Bubba Terry


Most of us hate to admit it but we all have a little “bubba” in us. By some definitions a bubba has qualities held to be characteristic of certain Southern white males, such as a relaxed or informal manner, strong loyalty to family and friends, and often an anti-intellectual bias and intolerant point of view. I am here to tell you that the anti intellectual bias is totally off base. For example I have friends who are PhD’s, physicians, business owners and attorneys who are bubbas. They are definitely loyal, they love Jesus (except those of the Jewish persuasion) and they are patriotic to the core. They are Democrats, Republicans, Libertarians and independents sharing a love of God and country and not afraid to state their thoughts in the field of public opinion. They (we) are often overshadowed by political correctness but true bubbas do not shy away from controversy or their beliefs.

Many of the bubbas I have known are truly characters and could fill many pages of manuscripts with their foolishness and their acts of kindness and their willingness to help those in need regardless of race or creed. Read on for a story of one bubba with a heart of gold.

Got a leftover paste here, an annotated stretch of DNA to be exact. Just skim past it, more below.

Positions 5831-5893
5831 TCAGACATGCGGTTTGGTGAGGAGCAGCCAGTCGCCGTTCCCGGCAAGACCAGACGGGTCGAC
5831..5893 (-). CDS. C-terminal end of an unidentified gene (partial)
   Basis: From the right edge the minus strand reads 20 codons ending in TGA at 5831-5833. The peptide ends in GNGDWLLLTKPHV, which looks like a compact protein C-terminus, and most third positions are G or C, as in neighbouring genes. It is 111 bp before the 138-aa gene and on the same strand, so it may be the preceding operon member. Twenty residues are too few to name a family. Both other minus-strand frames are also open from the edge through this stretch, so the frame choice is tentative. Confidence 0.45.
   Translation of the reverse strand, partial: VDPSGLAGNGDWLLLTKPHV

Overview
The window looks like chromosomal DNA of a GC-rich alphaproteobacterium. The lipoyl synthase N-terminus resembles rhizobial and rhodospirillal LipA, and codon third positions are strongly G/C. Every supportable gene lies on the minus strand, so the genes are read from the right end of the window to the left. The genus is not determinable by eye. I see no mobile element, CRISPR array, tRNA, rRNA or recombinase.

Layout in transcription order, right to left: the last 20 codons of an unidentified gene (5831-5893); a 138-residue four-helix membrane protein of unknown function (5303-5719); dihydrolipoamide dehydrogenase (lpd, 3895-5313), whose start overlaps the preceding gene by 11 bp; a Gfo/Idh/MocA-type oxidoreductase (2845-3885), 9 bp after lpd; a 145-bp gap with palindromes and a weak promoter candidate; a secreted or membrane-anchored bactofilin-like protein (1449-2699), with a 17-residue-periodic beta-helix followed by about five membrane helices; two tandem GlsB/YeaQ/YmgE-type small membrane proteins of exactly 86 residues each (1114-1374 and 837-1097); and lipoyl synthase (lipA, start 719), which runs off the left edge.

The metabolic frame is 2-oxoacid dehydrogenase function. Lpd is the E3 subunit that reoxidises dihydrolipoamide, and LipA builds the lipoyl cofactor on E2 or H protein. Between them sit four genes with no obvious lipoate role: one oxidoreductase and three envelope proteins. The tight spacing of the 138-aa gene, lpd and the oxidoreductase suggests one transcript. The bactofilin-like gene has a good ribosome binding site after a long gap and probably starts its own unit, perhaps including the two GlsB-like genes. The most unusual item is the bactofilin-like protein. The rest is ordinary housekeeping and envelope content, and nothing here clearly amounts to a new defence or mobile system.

Our story begins with one couple among a group of friends experiencing the birth of their first grandchild. This birth was the first grandchild in a group of 8 couples (most males in the group would identify with the term bubba) and was widely celebrated. What makes this event unique is the fact that the grandchild was born with Down Syndrome. This was not known prior to the birth and not expected by anyone. The group immediately took on the role of a support mechanism. Not expressing sorrow but celebrating the life of the child and performing numerous acts of kindness and love for the child, the new parents and grandparents. This support continues 7 years after the birth of the child and the child refers to all of these individuals as aunts and uncles. A bond never to be broken!

What does this have to do with being a bubba? Here is one example.

One bubba and his family were on vacation a few years after the aforementioned child was born. They were eating seafood in a coastal Florida restaurant when a couple was seated next to them. The couple had a child with Down Syndrome. Bubba remembering his friends decided to perform an act of kindness anonymously. He called the waitress over and gave her $100 bill and told her to use this to pay for the meal of the family who had been seated next to his table. He spoke to the family on the way out and mentioned that he had friends in a similar situation but never mentioned paying the bill. This is the same person who would go out of his way to assist anyone at any time and more stories will follow of his exploits.

I only wish more of us could be bubbas!

Bubba Terry